Lessons from building paratransit operators’ capacity to be partners in Cape Town’s public transport reform process

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Transportation Research Part A: Policy and Practice

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University of Cape Town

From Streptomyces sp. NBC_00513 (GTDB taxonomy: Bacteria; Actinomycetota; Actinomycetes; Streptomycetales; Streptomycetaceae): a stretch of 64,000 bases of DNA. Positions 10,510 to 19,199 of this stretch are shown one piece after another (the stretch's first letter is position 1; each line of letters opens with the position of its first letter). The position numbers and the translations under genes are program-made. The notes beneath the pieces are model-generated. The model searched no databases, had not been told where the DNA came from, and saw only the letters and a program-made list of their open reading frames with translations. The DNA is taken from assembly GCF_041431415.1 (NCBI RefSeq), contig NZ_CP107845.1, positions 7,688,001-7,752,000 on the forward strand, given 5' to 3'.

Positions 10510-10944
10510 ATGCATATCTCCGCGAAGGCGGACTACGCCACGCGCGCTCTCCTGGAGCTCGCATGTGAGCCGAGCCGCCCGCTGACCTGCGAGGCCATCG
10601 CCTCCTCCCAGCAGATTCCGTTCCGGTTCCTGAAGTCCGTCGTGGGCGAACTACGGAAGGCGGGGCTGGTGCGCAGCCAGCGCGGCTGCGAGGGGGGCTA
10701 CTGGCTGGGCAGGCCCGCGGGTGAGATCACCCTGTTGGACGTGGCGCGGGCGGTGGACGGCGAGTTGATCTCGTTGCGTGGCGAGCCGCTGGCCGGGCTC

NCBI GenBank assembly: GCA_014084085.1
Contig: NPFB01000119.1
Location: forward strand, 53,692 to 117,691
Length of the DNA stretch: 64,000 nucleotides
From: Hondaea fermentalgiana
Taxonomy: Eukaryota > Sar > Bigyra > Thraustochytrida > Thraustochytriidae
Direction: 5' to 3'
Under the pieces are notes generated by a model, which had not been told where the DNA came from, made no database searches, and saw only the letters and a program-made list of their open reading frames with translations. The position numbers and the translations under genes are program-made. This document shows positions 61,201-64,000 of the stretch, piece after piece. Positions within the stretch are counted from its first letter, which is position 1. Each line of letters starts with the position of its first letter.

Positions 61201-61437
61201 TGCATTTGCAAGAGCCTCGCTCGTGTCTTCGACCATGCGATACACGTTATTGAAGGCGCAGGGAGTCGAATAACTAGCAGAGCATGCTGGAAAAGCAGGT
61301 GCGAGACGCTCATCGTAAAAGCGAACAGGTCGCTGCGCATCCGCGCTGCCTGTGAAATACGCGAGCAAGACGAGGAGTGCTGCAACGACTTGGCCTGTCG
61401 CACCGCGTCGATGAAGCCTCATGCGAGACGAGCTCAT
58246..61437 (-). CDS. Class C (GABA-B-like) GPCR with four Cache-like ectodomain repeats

In 2013 the Cape Town municipality initiated planning for the second phase of its MyCiTi bus system. The first phase, on which preparations commenced in 2007, relied on incorporating existing road-based operators in a bus rapid transit (BRT) system. The municipality under-estimated the cost and level of effort involved in the wholesale corporatisation of paratransit operators while concurrently equipping them to become BRT operators. Learning from this experience, it developed a more incremental transition approach in the second phase, the first fruit of which was a pilot express bus service launched in mid-2014. The pilot service contract also provided for a training programme for paratransit operators in the affected parts of the city to build their managerial and technical capacity. It was envisaged that programme participants would ultimately manage and run the long-term operating companies and contracts that would be established by the end of the three-year interim period. This article provides a critical review of the programme’s context, content and participant experiences after the conclusion of its first year. In broad terms the programme has made a positive contribution to paratransit participants’ understanding of the shortcomings of their current operations and why reform might be necessary, but much still remains to be done to enable them to fill their envisaged roles in future public transport operations. In view of growing interest in BRT installation in Sub-Saharan Africa lessons from Cape Town’s reform process offer both cautionary evidence and a potential mechanism for drawing existing operators in as partners in reform.